9) “I don’t think anyone cares, but…”

Another incredibly self-diminishing thing you can say because it lessens the significance of your thoughts or opinions. 

It, of course, indicates a lack of confidence in the relevance of your ideas, possibly stemming from a fear of rejection or disinterest from others.

10) “I’m just trying to get by”

Expressing a desire to merely survive or cope suggests a lack of confidence in one’s ability to thrive. 

The person saying this has a negative self-perception or a belief that success is unattainable. 

I’ve had this attitude for many years, especially during the financial crisis of 2008. As did many others, of course. 

But once there was more perspective and opportunity, the mindset mostly disappeared. 

11) “I’m probably overthinking it”

If you’re saying this phrase, then you’re definitely overthinking things. It goes to show how much self-doubt is in your thought processes and decisions. 

But it also reflects a lack of confidence in the ability to analyze situations effectively, leading to excessive self-criticism and hesitation.

Some people overthink, while others simply do things and don’t think things over at all. Neither way is good, obviously. 

12) “I don’t want to bother you, but…”

Using this phrase suggests a lack of confidence when seeking help or support. The person might even feel unworthy of assistance or fear being a burden to others. This hampers their ability to connect with and rely on those around them.

Most people aren’t the King of England that you should never disturb with your mere existence. 

So if you need help, just outright say it. 

13) “I’m always messing things up”

This self-deprecating phrase points to a pattern of viewing mistakes as the norm. It suggests a lack of confidence in your competence and a tendency to focus on failures rather than successes.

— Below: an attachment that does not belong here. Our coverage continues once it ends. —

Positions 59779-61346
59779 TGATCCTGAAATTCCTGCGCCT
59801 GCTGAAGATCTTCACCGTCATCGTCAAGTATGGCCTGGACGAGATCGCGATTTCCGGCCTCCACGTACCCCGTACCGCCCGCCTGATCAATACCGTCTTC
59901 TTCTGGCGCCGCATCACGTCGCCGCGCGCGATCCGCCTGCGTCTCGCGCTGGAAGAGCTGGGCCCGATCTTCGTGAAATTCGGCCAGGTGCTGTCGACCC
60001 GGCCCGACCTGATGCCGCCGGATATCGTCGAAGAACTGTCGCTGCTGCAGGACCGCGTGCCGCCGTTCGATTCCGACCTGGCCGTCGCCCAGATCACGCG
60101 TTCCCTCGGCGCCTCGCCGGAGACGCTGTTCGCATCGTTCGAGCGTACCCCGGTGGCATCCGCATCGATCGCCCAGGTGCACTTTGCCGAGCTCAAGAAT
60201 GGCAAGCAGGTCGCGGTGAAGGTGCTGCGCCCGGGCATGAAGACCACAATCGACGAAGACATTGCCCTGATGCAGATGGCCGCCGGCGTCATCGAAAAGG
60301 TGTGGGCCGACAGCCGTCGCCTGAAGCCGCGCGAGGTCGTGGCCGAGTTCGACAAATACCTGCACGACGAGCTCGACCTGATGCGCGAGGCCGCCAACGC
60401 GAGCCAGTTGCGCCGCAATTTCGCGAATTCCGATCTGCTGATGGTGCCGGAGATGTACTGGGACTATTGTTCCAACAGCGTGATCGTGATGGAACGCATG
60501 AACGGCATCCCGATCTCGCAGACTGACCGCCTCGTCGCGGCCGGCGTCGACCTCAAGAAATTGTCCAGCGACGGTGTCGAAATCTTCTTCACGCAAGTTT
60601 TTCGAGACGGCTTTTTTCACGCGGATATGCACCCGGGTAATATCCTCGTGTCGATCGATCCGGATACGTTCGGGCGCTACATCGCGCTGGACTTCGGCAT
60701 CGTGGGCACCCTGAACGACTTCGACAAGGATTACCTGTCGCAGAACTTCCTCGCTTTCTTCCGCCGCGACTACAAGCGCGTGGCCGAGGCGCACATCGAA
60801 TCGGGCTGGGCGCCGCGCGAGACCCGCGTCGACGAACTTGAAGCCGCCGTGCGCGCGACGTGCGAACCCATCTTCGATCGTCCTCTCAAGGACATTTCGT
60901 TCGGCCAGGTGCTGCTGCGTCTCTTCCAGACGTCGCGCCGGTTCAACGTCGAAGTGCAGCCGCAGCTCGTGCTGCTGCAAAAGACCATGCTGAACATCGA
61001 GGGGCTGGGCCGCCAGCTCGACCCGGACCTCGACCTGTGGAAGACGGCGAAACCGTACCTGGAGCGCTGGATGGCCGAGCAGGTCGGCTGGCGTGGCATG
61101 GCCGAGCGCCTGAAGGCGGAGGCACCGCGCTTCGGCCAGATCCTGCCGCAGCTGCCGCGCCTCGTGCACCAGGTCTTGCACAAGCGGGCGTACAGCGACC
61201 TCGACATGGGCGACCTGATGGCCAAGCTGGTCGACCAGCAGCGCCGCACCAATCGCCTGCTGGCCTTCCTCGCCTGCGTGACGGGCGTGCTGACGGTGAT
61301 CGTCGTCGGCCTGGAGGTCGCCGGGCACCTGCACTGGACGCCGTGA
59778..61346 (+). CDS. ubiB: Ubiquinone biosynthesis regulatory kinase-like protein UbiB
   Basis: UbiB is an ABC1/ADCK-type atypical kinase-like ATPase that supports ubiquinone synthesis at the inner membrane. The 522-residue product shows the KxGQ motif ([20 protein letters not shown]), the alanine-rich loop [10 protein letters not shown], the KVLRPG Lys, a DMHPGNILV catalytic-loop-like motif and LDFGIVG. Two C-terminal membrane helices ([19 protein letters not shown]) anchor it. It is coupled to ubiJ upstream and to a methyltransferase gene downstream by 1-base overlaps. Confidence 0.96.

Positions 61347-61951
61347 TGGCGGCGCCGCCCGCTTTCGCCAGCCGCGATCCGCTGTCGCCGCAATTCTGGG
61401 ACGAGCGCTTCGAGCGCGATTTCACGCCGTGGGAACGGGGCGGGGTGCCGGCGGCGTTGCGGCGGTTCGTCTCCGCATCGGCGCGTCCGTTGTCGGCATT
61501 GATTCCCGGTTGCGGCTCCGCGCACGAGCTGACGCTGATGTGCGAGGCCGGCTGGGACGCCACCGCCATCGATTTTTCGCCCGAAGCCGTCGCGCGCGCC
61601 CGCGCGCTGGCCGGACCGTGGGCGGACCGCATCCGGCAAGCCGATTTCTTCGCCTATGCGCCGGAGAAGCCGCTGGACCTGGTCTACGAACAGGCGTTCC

While it’s true that some people just mess up everything they touch, for most people that’s not true. 

Therefore, there’s no need for such language as it won’t get you sympathy anyway. 

14) “I’m just a beginner, so…”

Being a beginner at anything sucks. You don’t have the skills, everything feels new and weird, and getting the real skills typically takes ages and a lot of dedication. 

So when someone says they’re just a beginner, they imply that their newbie status disqualifies them from fully participating or contributing. 

It also suggests a lack of confidence in their potential to learn and grow.

15) “You’re better at this”

When someone openly admits other person is better than them at something, they’re looking for an out or a way to validate their work. 

Openly admitting a lack of self-confidence like this, demonstrates an awareness of their insecurities. 

This phrase might be an attempt to manage expectations and avoid situations that challenge their inadequacy.

Ultimately, transforming the mindset from “You’re better at this” to “I can improve and succeed at this” results in greater self-confidence and a more positive outlook on challenges and opportunities.

Final thoughts

If you’ve recognized someone in these phrases, congratulations. You’re now one step closer to helping them, or crushing them. 

It’s up to you to decide what you’ll do with this information. 

But if you want to improve your self-confidence levels, start by reading 15 simple and effective ways to boost your confidence today.

Adrian Volenik

Adrian has years of experience in the field of personal development and building wealth. Both physical and spiritual. He has a deep understanding of the human mind and a passion for helping people enhance their lives. Adrian loves to share practical tips and insights that can help readers achieve their personal and professional goals. He has lived in several European countries and has now settled in Portugal with his family. When he’s not writing, he enjoys going to the beach, hiking, drinking sangria, and spending time with his wife and son.